Measuring time

This is a discussion on Measuring time within the C++ Programming forums, part of the General Programming Boards category; hi could anyone let me know an efficient way to measure time? e.g. i want my program to stay in ...

  1. #1
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    Measuring time

    hi could anyone let me know an efficient way to measure time?

    e.g. i want my program to stay in a loop for exactly 20 seconds, what would be the best way to do that?

    thanks.

  2. #2
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    Before starting the loop, get and save the current system time. This is your start time. Then, everytime through the loop, get the current system time and compare it to the start time. I won't tell you what methods to use because every system and OS have different ways of getting and representing the system time.

    PK

  3. #3
    Registered User Codeplug's Avatar
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    If you need more help, state your OS and compiler and if you really need "exactly" 20 seconds or just really close to it.

    gg

  4. #4
    #include<xErath.h> xErath's Avatar
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    Code:
    #include<time.h>
    ...
    time_t end = time(0)+20;
    while(time(0)<end){
    //your loop
    }

  5. #5
    Registered User Codeplug's Avatar
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    >>+20
    There are no arithmetic properties defined for type time_t. You should use difftime().

    gg

  6. #6
    #include<xErath.h> xErath's Avatar
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    Quote Originally Posted by Codeplug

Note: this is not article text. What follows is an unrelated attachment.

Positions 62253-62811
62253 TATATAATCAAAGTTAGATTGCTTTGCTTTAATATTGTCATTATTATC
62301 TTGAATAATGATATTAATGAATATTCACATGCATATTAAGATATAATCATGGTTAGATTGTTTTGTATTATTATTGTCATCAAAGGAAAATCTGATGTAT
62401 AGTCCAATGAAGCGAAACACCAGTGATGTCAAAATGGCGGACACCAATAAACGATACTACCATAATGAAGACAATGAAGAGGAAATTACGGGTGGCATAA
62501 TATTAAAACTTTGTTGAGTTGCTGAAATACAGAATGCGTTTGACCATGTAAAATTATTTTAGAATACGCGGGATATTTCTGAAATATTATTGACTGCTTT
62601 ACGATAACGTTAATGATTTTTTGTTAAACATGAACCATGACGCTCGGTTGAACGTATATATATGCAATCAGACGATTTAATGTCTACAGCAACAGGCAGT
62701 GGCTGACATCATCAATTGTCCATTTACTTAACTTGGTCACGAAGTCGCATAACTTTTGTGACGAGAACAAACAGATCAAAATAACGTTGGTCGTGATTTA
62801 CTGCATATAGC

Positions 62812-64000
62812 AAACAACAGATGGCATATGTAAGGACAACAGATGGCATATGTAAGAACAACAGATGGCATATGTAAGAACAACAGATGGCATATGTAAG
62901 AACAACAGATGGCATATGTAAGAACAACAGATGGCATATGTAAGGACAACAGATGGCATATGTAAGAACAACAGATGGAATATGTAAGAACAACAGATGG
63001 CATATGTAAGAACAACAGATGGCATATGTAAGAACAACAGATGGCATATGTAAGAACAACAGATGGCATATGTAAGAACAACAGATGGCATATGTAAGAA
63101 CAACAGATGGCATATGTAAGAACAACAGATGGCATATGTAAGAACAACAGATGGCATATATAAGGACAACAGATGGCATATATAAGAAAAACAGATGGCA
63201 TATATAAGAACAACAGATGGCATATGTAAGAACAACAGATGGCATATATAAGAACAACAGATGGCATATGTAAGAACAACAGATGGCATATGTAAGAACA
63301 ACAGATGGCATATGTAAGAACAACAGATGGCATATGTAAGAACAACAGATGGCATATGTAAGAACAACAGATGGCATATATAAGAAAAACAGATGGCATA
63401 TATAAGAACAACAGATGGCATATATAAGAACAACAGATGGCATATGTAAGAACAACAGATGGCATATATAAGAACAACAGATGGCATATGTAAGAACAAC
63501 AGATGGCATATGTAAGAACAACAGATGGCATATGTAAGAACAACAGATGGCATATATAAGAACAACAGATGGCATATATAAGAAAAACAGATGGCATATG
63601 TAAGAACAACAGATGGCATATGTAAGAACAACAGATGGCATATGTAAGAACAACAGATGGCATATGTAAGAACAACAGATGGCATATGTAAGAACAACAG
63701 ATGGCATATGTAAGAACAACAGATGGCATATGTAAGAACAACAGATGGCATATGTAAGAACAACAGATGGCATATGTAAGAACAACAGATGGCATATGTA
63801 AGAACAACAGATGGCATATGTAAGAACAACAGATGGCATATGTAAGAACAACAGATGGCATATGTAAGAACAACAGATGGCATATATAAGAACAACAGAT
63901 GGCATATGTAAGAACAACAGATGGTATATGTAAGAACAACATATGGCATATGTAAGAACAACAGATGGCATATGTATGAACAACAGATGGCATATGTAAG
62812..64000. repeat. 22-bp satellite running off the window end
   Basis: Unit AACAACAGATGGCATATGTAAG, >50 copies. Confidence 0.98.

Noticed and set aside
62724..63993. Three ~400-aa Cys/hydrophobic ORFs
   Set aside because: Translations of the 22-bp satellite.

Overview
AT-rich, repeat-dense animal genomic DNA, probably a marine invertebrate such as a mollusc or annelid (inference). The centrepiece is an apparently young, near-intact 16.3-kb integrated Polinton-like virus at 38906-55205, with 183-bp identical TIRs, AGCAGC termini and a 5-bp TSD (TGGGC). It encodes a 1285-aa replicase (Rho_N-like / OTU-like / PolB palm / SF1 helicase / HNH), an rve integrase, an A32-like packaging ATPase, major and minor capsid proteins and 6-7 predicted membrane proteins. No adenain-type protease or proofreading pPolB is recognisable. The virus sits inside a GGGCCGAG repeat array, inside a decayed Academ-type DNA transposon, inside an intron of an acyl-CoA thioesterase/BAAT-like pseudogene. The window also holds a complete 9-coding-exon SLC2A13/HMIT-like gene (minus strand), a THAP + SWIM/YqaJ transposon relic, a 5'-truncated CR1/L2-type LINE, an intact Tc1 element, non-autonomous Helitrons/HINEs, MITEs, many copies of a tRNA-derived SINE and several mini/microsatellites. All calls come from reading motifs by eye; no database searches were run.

>>+20
    There are no arithmetic properties defined for type time_t. You should use difftime().

    gg
    ah?!?!
    ...
    from time.h
    Code:
    /* Define the implementation defined time type */
    
    #ifndef _TIME_T_DEFINED
    typedef long time_t;        /* time value */
    #define _TIME_T_DEFINED     /* avoid multiple def's of time_t */
    #endif
    What did you say??

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    Busted!

  8. #8
    Carnivore ('-'v) Hunter2's Avatar
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    Once again, I quote Prelude: "My compiler does this" != "The standard says this". I can't tell you what the standard says about the subject, but quoting your compiler's source code is no proof that you are correct... For all you know, on another compiler/system, time_t may be a struct or union, or even a pointer. While in the former cases you'd have a compiler error to catch you, in the latter case you would end up with a nasty bug that would be incredibly difficult to find, especially if you assume that time_t is just a long and therefore eliminate it as a potential problem.

    **EDIT**
    >>/* Define the implementation defined time type */
    This strongly supports my argument. It means that any compiler-writer is free to implement the time_t however they wish, as long as it functions in the same way that the standard defines.
    Last edited by Hunter2; 10-06-2004 at 10:46 PM.
    Just Google It. √

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  9. #9
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    Actually, the standard states that time_t is an arithmetic type.

    typedef a-type time_t;

    The type is the arithmetic type a-type of an object that you declare to hold the value returned by time. The value represents calendar time.